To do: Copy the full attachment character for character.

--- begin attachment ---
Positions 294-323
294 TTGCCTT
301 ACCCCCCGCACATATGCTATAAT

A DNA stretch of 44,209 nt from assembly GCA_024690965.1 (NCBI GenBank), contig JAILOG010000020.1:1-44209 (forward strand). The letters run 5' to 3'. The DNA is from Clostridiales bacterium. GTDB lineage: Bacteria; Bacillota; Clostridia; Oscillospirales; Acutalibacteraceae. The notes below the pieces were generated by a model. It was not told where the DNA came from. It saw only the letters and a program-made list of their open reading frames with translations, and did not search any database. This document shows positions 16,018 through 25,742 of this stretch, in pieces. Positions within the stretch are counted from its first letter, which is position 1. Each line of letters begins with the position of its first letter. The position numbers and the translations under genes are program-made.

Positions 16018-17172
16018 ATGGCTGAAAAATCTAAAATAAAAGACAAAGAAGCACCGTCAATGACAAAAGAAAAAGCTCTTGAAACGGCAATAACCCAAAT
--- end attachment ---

Positions 294-323
294 TTGCCTT
301 ACCCCCCGCACATATGCTATAAT

A DNA stretch of 44,209 nt from assembly GCA_024690965.1 (NCBI GenBank), contig JAILOG010000020.1:1-44209 (forward strand). The letters run 5' to 3'. The DNA is from Clostridiales bacterium. GTDB lineage: Bacteria; Bacillota; Clostridia; Oscillospirales; Acutalibacteraceae. The notes below the pieces were generated by a model. It was not told where the DNA came from. It saw only the letters and a program-made list of their open reading frames with translations, and did not search any database. This document shows positions 16,018 through 25,742 of this stretch, in pieces. Positions within the stretch are counted from its first letter, which is position 1. Each line of letters begins with the position of its first letter. The position numbers and the translations under genes are program-made.

Positions 16018-17172
16018 ATGGCTGAAAAATCTAAAATAAAAGACAAAGAAGCACCGTCAATGACAAAAGAAAAAGCTCTTGAAACGGCAATAACCCAAAT